WASHINGTON, D.C. – (June 23, 2021) – The U.S. Senate Energy & Natural Resources Subcommittee on National Parks today held a legislative hearing on S.172, the National Medal of Honor Monument Act. The bill would authorize the creation of a national monument in Washington, D.C., recognizing the Medal of Honor – the nation’s highest military award for valor in combat – and the service and sacrifice of its fewer than 4,000 recipients.
The bipartisan legislation was introduced by Sens. John Cornyn (R-Texas) and Tim Kaine (D-Virginia) in February. The bill is accompanied by H.R.1664, which was introduced by Reps. Marc Veasey (D-Texas) and Blake Moore (R-Utah).
Following the hearing, National Medal of Honor Museum Foundation (NMOHMF) President and CEO James T. Connors released the following statement:
“The NMOHMF is delighted Congress is continuing to make progress on the National Medal of Honor Monument. When signed into law, the bill would establish a monument in our nation’s capital paying tribute to those who have earned the Medal of Honor, our nation’s highest recognition for military valor, and the values it represents – courage, sacrifice, patriotism, citizenship, integrity, and commitment. Sincere thanks to Senators Cornyn and Kaine for their leadership on this unifying and completely bipartisan project. We look forward to working with all members in the House and Senate to get this bill passed this year.”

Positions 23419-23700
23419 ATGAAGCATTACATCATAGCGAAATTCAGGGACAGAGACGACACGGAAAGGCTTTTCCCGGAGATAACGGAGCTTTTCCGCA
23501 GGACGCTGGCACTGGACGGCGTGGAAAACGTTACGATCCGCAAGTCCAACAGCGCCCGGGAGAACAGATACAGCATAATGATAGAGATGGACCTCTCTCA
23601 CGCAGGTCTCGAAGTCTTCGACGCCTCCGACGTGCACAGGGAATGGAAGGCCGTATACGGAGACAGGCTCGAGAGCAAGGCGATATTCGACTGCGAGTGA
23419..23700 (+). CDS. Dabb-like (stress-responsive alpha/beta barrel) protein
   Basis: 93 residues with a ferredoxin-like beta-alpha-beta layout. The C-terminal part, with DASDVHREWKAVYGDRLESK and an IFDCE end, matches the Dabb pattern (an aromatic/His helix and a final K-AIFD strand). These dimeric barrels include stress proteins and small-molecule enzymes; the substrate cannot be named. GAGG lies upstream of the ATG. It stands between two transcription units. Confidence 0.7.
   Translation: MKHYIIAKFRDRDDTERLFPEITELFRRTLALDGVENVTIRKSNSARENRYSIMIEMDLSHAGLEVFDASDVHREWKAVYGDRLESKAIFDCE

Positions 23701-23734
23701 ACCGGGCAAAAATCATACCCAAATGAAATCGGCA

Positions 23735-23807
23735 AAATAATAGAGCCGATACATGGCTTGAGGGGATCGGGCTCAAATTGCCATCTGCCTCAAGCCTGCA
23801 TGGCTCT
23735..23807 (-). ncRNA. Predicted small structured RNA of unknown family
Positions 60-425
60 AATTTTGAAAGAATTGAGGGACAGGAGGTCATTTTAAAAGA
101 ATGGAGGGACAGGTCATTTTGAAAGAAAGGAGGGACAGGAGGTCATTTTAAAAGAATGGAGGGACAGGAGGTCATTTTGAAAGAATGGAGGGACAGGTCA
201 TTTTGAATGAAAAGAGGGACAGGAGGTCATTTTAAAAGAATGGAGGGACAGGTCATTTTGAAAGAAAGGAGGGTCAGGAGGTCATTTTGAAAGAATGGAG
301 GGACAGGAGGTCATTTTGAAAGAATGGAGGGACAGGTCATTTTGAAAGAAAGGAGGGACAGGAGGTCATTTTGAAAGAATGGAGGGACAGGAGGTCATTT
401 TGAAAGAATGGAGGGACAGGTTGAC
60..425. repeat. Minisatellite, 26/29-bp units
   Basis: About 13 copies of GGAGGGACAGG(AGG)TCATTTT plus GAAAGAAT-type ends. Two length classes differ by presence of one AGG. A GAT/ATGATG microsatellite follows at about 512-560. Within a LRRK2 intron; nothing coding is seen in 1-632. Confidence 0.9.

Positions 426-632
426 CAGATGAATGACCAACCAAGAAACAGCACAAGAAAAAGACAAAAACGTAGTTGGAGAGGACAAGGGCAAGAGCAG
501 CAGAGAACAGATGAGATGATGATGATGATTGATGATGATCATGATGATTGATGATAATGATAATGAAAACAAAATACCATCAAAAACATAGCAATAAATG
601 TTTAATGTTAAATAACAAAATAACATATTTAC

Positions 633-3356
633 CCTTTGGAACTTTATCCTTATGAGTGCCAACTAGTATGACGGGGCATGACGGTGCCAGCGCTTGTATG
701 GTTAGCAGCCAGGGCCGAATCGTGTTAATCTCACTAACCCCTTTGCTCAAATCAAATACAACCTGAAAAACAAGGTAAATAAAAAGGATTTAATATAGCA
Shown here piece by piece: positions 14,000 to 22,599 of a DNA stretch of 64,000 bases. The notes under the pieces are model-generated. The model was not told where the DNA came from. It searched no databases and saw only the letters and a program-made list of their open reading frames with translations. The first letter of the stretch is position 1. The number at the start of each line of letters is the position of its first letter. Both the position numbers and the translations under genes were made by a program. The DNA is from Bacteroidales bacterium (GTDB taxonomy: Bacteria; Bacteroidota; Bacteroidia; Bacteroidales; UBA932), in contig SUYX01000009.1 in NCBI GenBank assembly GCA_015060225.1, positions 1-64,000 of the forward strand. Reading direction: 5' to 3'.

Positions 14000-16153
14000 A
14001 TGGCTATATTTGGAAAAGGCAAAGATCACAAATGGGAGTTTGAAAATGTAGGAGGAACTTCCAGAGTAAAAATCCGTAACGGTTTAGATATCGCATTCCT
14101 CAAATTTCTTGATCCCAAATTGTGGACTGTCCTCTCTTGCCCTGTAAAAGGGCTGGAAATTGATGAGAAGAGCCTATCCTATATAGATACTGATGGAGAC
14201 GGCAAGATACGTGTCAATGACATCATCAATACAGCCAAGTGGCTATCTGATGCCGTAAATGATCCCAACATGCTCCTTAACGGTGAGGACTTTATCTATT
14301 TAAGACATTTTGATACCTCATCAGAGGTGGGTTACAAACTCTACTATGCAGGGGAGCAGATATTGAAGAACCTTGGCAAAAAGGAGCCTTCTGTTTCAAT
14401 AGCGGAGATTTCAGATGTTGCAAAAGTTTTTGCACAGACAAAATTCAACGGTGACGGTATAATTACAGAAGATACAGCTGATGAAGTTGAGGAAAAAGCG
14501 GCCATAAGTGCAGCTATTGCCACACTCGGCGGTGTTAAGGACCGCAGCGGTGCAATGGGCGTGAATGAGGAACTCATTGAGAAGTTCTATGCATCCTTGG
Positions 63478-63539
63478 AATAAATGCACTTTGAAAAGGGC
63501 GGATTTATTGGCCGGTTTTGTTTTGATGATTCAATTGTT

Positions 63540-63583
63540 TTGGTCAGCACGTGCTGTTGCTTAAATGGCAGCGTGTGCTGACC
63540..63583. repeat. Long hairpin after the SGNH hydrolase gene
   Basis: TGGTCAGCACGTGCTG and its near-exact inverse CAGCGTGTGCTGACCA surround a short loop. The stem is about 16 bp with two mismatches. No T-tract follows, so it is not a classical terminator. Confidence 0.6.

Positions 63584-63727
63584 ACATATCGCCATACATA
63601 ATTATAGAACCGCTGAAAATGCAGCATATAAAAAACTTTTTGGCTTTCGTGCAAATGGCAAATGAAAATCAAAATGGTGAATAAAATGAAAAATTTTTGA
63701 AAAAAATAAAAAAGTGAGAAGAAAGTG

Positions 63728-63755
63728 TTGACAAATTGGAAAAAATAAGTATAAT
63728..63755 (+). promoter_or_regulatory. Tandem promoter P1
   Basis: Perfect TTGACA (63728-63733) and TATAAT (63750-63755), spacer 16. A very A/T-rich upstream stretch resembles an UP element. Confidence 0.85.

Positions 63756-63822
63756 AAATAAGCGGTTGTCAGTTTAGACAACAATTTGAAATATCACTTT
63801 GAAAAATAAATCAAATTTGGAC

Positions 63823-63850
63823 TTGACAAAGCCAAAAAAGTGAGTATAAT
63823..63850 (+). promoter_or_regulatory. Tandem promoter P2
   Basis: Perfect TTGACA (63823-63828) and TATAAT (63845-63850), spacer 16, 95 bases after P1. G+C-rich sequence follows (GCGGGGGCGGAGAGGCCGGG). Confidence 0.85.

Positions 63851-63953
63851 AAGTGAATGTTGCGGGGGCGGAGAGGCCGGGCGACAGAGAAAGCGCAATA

The hearing follows a U.S. House Subcommittee on National Parks, Forests, and Public Lands hearinglast month on the National Medal of Honor Monument Act, in which the NMOHMF testified in support of the House version of the bill. No federal funds will be used to create the monument. The NMOHMF will be responsible for raising funds to cover the expenses associated with the project.
The creation of the Monument in Washington, D.C. will complement the future National Medal of Honor Museum, to be built in Arlington, Texas. The Museum is expected to break ground within a year, with an anticipated opening in 2024.